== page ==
By Donya Parrish, MCU VP- Risk Management
An often-debated question in credit unions — frequently between the marketing and compliance departments — is what triggers allow a credit union to pull a credit report? The debate doesn’t center so much on the use of vague or conflicting words in the regulation or court cases that may have clouded the interpretation of the rule. Instead, it comes down to one thing — the code says you have to have a “permissible purpose” to pull one, and we don’t always like the answer of what constitutes “permissible.”
The Fair Credit Reporting Act does contain several examples of what is permissible. That includes responding to a court order, when the consumer agrees to it in writing, or for employment purposes (which also requires specific written authorization). The category where it starts to get a little murky states, “To a person, including a financial institution, that the agency has reason to believe intends to use the report as information for any of the following reasons:
a. In connection with a credit transaction involving the consumer (includes extending, reviewing, and collecting credit)”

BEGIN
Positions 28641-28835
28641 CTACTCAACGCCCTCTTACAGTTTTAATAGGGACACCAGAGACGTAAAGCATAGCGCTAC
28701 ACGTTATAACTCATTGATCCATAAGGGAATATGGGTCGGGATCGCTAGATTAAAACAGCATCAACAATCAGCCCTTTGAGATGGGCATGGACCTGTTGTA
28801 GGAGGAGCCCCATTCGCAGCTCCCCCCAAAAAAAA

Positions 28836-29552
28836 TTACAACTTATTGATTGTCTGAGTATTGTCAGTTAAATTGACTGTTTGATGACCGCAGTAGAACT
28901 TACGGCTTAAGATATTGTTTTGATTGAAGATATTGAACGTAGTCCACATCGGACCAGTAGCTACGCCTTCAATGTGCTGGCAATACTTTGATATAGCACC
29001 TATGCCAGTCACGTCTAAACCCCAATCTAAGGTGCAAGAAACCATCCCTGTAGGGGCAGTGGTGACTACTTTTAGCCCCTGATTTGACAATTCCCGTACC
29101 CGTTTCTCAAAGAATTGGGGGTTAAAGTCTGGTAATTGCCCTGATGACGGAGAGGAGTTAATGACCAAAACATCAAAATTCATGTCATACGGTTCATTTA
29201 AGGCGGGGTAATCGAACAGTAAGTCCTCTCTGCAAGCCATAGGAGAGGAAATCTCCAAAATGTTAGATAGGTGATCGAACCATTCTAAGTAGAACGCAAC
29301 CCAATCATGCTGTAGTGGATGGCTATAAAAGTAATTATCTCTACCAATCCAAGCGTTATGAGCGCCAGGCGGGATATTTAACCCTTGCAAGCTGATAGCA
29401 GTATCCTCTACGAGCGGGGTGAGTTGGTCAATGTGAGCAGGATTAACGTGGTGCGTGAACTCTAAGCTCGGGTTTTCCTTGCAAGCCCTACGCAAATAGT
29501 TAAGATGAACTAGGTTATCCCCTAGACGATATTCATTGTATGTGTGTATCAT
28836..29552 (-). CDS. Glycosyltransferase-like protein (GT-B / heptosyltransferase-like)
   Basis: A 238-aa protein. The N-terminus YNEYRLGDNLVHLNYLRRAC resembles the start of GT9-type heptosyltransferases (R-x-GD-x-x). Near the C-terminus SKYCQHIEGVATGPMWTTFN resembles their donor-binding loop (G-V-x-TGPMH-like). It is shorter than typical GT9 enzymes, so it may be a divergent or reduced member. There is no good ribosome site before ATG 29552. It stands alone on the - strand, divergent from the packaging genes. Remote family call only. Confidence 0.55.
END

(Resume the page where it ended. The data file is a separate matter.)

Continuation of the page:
Credit unions use credit reports daily when a consumer applies for a loan and signs or authorizes a loan application. That is pretty straightforward, and also permissible. But what about pulling a credit report to see if the member has other loans that you might be able to convince them to refinance with the credit union? What if you prefer to pull a credit report when their deposit account is opened in case they later get a credit product (i.e. a loan)?
Marketing use of the credit report information almost always falls in the column of “not permissible” under the FCRA definitions. Does that mean your credit union can’t do it? Not necessarily. Remember that you always have the “when the consumer agrees to it in writing” option. Some credit unions have chosen to add verbiage to their account agreement that says the credit union may pull their credit on occasion and list possible purposes of it. Check with your forms vendor if you are considering this and ensure they confirm it is compliant with your process and forms (and don’t forget the “in writing” caveat to the requirement).
When in doubt, the best thing you can do is review internal procedures and practices and see if you need to get the consumer’s permission at any point in the process. The risk might be broader than just a fine or violation of the regulation. Read more about the risk of using credit reports for cross-selling in this CU Today article.